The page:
he does himself zero favors by being the kind of person who says and does things like this:
Goldsmith was born in Freeport, Long Island, in 1961. His high-school enthusiasms were drugs and art. “I took my S.A.T.s on acid,” he said. “I’d already deconstructed and critiqued the culture, so I knew I wasn’t going to go down any normal path where the world of S.A.T.s meant anything to me.” He went to the Rhode Island School of Design, where he met his wife, the artist Cheryl Donegan. On their first date, he took her at four in the morning to an all-night supermarket in a small town in Rhode Island, where he interrogated people about what they had in their carts and why they were in the supermarket at that hour.
*collective massive eyeroll at the life and times of goldsmith*
he clearly fucked up. i think it's easy in the conceptual art zone to discount boundaries. for some artists, a major driver of their work is figuring out what happens when you start with an objective of eliminating boundaries and seeing how things hold up. but there are boundaries in the real world and goldsmith was completely out of touch and clueless. and his behavior afterward was shitty - iirc he sort of apologized but then didn't, then doubled down on his actions as #freespeech on twitter.
the most damning thing was that he broke away from his own method of pure appropriation by changing the structure of the autopsy report to feature the description of brown's genitalia as the closing line. his only line of defense was his strict adherence to the concept. without it, the criticism that he was effectively exploiting a black man's tragedy for his own personal gain is convincing. maybe that wasn't his goal, but that was the result.
but i do think the whole thing raises old (but interesting) issues regarding offense and art.
Some people wondered whether the reading might have been received differently if Goldsmith had explained his intentions. If he had “prefaced the work calling it a piece of protest poetry (or something) I am pretty certain the work would have been considered a triumph,” Rin Johnson wrote to me.
Rin Johnson was the person in the crowd who had the courage to challenge Goldsmith in person at the end of the reading. so the criticism for Johnson, at least, is not that the work was inherently racist but that she needed context. But Goldsmith - like many other conceptual artists - believed the work should stand on its own, without explanation (and i think that's generally valid. it's not the duty of the artist to explain to people how to feel about something). so where does that leave us? i don't know, the first thing that comes to mind are "consider your audience when making work that could be considered to be offensive" but that obviously raises impossible questions, like Who is deciding what's offensive and which audiences and how do you decide when a line has been crossed, etc. but of course, it's easy to defend the right to offend when most of the people doing the offending are wealthy white people. the power to offend (self-righteously, no less) is a power that most people don't have. but if certain works (like this one) require an explanation...which works? how do you decide?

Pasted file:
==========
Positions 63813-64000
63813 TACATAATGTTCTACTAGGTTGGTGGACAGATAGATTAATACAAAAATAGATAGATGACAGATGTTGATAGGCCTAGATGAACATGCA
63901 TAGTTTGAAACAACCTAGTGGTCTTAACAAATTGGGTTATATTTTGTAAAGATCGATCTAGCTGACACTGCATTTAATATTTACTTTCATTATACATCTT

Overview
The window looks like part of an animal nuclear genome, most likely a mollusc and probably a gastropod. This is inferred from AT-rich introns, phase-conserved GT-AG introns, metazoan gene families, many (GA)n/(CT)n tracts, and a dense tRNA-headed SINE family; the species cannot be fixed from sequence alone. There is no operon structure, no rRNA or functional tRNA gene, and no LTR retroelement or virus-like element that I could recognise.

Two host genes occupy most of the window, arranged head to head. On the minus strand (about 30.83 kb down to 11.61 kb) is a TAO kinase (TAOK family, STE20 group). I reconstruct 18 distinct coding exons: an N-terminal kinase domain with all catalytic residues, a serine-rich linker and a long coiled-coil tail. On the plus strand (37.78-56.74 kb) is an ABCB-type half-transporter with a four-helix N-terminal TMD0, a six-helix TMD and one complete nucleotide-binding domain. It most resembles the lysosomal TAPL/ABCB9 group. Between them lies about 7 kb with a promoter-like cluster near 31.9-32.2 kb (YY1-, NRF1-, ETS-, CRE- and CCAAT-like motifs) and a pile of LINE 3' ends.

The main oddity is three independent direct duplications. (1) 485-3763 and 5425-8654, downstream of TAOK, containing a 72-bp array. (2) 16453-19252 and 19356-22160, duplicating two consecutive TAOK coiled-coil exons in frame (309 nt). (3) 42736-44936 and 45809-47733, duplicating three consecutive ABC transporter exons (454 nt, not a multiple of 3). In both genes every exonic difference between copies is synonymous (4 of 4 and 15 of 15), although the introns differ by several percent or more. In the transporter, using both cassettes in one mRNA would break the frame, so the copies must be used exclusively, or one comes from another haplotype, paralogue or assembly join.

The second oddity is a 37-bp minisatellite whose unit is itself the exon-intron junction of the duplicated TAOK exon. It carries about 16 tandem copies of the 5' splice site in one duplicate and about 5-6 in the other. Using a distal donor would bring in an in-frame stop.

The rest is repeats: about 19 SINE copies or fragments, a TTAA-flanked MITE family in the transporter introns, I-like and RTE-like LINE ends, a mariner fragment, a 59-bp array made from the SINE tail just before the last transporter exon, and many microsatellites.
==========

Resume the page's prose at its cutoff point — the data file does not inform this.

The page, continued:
tl;dr goldsmith fucked up, but i don't think it's nearly so cut and dry as it was made out to be.
― 1997 ball boy (Karl Malone), Monday, 28 September 2015 16:55 (1 week ago) Permalink
The story has this intersection of WFMU performance/Neil-Hamburger-pranksterism crossed with academia crossed with activism crossed with a guy who plays up "lol white guy" in a trickster way in a world of "lol white guy poets."
I missed this whole controversy until this article, but after reading it last night watched his Colbert interview and listened to this radio interview, the last 5 minutes of which is especially good at contextualizing the reading and where it went wrong (short version: "too soon").
― ... (Eazy), Monday, 28 September 2015 17:54 (1 week ago) Permalink
The pretty short part of the article about the controversy made it sound as though Goldsmith's attackers were either confused, opportunistically missing-the-point or just unhinged ("I hope he does not survive this." "We know you want to kill Goldsmith")
I guess this article also explains why I see so much hate for Marjorie Perloff online.
― Why because she True and Interesting (President Keyes), Monday, 28 September 2015 18:39 (1 week ago) Permalink
given that Goldsmith is a NYer contributor so they may have reason to take his side
― Why because she True and Interesting (President Keyes), Monday, 28 September 2015 18:44 (1 week ago) Permalink
There's a New Movement in American Poetry and It's Not Kenneth Goldsmith
...The more interesting, relevant, and current story is that the poetry world has been riven by a crisis where the old guard—epitomized by Goldsmith—has collapsed. I thought it was essential to contextualize Goldsmith’s scandal within a new movement in American poetry, a movement galvanized by the activism of Black Lives Matter, spearheaded by writers of color who are at home in social media activism and print magazines; some poets are redefining the avant-garde while others are fueling a raw politics into the personal lyric. Their aesthetic may be divergent, but they share a common belief that as poets, they must engage in social practice, whether it is protesting against police brutality or calling out Goldsmith himself who thought it would be a “provocative gesture” to recite an autopsy report of Michael Brown’s body at Brown University.